Now your phone will actually know what you want when you scowl at it.
Over the years, Google has been gradually expanding the list of accessibility options in the Android mobile operating system. These features, which include compatibility with certain control methods and peripherals, give an increased degree of control to those who may otherwise have difficulty operating an Android phone the traditional way. One of the more flexible features is “Switch Access,” which allows users to highlight and select stuff on an Android phone using external Bluetooth or USB peripherals. With the latest Android update, now the only peripheral you’ll need is your own face.
Yesterday, Google silently updated the Android Accessibility Suite found in Android 12 phones, specifically Pixel phones at the moment, with a new permutation: “Camera Switch.” In a nutshell, this new feature allows you to control the movement and interaction of your Android phone screen using nothing but your own facial expressions. Camera Switch allows for two kinds of facial control: you can use your camera to “scan” a particular facial expression and have that expression be associated with a particular app, or you set multiple expressions to control different forms of Android control.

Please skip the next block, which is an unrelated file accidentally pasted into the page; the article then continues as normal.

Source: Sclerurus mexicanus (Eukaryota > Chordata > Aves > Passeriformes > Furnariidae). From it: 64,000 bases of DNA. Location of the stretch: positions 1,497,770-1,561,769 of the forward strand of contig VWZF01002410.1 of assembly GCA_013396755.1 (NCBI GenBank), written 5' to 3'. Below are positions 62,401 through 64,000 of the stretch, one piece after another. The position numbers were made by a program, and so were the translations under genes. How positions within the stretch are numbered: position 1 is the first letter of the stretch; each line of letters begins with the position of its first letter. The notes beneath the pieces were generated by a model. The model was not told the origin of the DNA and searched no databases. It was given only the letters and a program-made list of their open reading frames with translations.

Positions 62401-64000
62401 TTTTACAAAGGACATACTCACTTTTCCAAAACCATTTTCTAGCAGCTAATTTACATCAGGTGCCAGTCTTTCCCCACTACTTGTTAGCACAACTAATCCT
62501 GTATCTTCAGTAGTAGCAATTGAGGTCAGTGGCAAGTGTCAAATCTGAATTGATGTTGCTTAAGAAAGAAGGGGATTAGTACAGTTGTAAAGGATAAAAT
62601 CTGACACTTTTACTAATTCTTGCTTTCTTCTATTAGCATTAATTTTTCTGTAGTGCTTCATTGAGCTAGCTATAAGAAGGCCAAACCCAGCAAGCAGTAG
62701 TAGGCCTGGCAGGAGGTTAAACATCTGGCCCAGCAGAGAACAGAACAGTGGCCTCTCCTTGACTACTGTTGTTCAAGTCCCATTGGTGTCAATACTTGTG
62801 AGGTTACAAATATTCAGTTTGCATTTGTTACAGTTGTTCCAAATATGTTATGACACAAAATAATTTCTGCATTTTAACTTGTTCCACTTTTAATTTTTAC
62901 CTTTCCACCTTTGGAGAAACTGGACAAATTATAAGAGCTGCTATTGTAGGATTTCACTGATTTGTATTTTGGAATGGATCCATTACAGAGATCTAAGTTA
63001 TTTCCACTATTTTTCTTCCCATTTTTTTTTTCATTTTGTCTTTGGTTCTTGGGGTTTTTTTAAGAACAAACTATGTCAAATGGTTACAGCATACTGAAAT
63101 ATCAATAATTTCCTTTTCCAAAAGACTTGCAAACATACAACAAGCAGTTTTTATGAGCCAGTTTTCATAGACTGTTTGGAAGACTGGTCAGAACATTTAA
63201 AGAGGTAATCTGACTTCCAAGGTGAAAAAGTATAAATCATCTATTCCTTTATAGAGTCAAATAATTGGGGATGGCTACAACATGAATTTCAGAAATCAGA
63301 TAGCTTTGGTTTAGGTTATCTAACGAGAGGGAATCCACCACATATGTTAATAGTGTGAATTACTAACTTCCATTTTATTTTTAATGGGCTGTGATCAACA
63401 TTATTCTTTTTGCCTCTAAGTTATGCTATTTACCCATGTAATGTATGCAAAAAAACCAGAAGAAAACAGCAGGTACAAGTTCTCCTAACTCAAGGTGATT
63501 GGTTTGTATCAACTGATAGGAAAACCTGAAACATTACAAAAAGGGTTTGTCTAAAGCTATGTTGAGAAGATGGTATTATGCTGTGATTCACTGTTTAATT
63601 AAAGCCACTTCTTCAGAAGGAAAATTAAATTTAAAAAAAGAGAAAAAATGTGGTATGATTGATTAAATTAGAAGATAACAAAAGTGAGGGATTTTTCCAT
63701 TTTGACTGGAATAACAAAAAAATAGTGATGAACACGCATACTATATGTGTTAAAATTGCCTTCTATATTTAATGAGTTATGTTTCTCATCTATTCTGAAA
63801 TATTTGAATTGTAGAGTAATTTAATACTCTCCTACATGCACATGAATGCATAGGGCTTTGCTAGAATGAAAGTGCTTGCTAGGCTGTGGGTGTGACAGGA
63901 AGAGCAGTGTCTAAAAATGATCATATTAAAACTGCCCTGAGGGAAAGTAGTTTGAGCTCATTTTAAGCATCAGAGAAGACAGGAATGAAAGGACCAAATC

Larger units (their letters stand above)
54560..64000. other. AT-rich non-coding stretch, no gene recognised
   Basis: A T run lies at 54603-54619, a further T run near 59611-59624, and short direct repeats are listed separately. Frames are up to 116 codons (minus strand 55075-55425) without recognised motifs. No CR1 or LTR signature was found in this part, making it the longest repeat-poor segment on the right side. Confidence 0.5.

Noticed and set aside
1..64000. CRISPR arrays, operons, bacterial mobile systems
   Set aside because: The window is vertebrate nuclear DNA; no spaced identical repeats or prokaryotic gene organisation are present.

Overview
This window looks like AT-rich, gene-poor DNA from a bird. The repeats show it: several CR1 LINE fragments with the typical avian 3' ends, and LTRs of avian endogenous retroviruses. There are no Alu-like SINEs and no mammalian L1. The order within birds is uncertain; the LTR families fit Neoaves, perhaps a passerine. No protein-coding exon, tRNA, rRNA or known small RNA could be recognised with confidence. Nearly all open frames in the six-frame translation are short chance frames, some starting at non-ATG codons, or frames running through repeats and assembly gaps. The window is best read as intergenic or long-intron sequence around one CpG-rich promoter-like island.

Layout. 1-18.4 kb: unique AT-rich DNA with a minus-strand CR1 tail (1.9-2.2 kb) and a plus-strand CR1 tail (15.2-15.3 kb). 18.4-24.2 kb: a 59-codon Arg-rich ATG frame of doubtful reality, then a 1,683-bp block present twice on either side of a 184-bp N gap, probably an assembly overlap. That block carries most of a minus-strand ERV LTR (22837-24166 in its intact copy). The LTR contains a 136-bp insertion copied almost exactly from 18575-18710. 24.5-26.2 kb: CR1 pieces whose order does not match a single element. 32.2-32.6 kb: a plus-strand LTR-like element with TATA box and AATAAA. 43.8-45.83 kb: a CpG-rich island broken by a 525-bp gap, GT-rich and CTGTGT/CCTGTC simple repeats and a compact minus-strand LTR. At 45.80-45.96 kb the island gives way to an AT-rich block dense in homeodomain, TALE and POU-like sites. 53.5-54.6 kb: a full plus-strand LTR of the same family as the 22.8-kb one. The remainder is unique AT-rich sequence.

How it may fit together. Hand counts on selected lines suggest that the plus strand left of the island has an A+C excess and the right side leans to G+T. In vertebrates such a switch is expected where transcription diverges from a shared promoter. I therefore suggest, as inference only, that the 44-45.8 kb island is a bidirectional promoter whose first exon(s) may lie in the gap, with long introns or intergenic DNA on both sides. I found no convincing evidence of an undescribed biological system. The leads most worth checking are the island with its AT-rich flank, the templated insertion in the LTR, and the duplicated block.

— The Verge (@verge) August 16, 2021
At the moment, Camera Switch can recognize when you open your mouth, raise your eyebrows, look up, down, left, or right, or smile. When setting up the feature, you’ll need to program expressions for scrolling through and clicking on stuff, as well as an expression that temporarily pauses the use of the feature. While the feature is active, you’ll have a little notification informing you that the camera is on and scanning, so don’t worry about it watching you without your consent. Using this feature constantly, though, can drain your battery a bit faster than usual.
Camera Switch is only available on Android 12 phones, though some users have noticed that it can work on Android 11 phones under the right conditions.